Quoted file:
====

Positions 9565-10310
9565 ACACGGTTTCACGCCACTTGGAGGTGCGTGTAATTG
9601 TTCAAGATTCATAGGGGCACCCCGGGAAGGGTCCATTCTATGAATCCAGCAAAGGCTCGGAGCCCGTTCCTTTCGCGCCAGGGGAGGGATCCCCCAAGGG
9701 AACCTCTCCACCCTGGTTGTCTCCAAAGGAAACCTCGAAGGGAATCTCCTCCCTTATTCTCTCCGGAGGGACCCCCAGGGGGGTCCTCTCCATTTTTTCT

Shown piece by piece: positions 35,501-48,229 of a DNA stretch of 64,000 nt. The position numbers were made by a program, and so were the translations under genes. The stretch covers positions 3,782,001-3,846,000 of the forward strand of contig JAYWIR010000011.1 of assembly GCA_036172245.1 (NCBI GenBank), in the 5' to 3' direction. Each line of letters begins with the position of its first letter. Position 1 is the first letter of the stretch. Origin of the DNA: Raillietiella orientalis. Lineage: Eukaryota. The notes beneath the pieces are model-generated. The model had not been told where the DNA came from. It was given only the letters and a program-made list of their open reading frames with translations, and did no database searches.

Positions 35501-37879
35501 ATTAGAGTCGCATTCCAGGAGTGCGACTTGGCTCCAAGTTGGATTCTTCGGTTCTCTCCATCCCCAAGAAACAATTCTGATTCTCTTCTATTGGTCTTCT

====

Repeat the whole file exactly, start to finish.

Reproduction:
Positions 9565-10310
9565 ACACGGTTTCACGCCACTTGGAGGTGCGTGTAATTG
9601 TTCAAGATTCATAGGGGCACCCCGGGAAGGGTCCATTCTATGAATCCAGCAAAGGCTCGGAGCCCGTTCCTTTCGCGCCAGGGGAGGGATCCCCCAAGGG
9701 AACCTCTCCACCCTGGTTGTCTCCAAAGGAAACCTCGAAGGGAATCTCCTCCCTTATTCTCTCCGGAGGGACCCCCAGGGGGGTCCTCTCCATTTTTTCT

Shown piece by piece: positions 35,501-48,229 of a DNA stretch of 64,000 nt. The position numbers were made by a program, and so were the translations under genes. The stretch covers positions 3,782,001-3,846,000 of the forward strand of contig JAYWIR010000011.1 of assembly GCA_036172245.1 (NCBI GenBank), in the 5' to 3' direction. Each line of letters begins with the position of its first letter. Position 1 is the first letter of the stretch. Origin of the DNA: Raillietiella orientalis. Lineage: Eukaryota. The notes beneath the pieces are model-generated. The model had not been told where the DNA came from. It was given only the letters and a program-made list of their open reading frames with translations, and did no database searches.

Positions 35501-37879
35501 ATTAGAGTCGCATTCCAGGAGTGCGACTTGGCTCCAAGTTGGATTCTTCGGTTCTCTCCATCCCCAAGAAACAATTCTGATTCTCTTCTATTGGTCTTCT